Shares of NIO (NIO -3.77%) fell 37.1% in May, according to data from S&P Global Market Intelligence. The Chinese maker of electric vehicles saw its stock lose ground following increasing U.S-China trade tensions and first-quarter results that fell short of expectations, along with guidance suggesting a continued slowdown for the company's vehicle shipments.
NIO reported earnings on May 28, with sales for the period falling 54.6% on a local-currency basis to land at roughly $228.8 million. Total revenue for the period came in at $243.1 million, and the company posted a net loss of roughly $390 million. The company delivered 3,989 ES8 vehicles in the quarter, ahead of its target, but down substantially from the 7,980 vehicles delivered in Q4.
In conjunction with its first-quarter earnings release, the company announced that it had delayed the launch of its recently unveiled electric sedan in order to build it on a new technology platform. NIO also announced that it would put its plans to enter the U.S. market in 2020 on hold.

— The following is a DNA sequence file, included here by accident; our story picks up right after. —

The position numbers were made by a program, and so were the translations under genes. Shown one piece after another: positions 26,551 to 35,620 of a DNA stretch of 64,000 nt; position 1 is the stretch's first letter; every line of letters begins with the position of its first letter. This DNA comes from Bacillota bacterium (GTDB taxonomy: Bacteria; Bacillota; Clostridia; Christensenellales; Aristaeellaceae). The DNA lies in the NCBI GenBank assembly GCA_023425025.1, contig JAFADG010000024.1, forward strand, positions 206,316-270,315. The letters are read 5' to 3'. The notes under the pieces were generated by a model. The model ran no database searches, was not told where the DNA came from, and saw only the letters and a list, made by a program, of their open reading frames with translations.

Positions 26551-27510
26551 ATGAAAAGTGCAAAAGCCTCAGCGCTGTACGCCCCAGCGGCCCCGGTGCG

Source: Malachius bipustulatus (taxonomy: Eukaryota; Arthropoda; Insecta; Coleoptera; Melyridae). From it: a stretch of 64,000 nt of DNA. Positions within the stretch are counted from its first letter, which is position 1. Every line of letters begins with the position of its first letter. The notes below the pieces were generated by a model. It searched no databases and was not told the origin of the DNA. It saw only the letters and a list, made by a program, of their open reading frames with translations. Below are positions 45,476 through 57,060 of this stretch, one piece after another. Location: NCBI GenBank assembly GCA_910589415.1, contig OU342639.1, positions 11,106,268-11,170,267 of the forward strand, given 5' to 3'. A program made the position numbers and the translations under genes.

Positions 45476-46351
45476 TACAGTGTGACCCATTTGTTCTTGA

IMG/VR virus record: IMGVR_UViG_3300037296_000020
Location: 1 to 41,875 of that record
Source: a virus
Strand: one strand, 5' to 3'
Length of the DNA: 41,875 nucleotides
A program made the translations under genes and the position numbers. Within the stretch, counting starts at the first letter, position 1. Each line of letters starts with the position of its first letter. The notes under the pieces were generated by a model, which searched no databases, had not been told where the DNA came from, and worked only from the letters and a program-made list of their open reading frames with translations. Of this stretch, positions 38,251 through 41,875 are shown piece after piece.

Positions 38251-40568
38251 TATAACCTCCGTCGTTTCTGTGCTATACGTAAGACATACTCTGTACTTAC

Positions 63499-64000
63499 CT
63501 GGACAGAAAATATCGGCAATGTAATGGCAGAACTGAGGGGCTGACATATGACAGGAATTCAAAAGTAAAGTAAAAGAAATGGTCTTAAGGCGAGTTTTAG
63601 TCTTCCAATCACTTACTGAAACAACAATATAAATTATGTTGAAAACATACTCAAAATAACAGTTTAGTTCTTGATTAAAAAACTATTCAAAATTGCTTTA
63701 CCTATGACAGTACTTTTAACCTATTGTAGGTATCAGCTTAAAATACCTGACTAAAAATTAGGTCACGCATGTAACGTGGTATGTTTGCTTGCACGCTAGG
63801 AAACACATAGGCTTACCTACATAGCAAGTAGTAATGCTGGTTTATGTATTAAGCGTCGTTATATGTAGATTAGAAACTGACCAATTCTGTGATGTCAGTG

NIO had its initial public offering in September, pricing its American depositary shares at $6.26. Shares spiked not long after the debut, climbing as high as $13.80 thanks to excitement surrounding the growth prospects for electric cars in the Chinese market.
However, an escalation of trade tensions depressed shares and caused the stock to end the year virtually in line with its IPO price. Shareholders then got additional bad news in March when the country's government announced that it would reduce subsidies for electric vehicles. This development prompted steep sell-offs for the stock, and with trade issues persisting and the slowdown for ES8 deliveries, there hasn't been much good news to help its share price recover in the subsequent months.
Sell-offs for NIO have continued in June, with shares trading down roughly 8% in the month so far.
The company posted vehicle sales numbers for May on June 4, announcing that it had delivered 1,089 of its ES8 vehicles in the month and 2,213 ES8s across the first two months of the current quarter. Barring a substantial sales uptick in June, this puts the company's second-quarter vehicle deliveries on track to come in significantly below its vehicle shipments in Q1.
NIO is valued at roughly $2.85 billion, and shares trade at roughly 1.5 times this year's expected sales. That might look pretty cheap. However, automotive manufacturing is highly capital intensive, vehicle sales are heading in the wrong direction, and NIO is a young business in its early growth stages, so the company will likely continue to post big losses in the near term.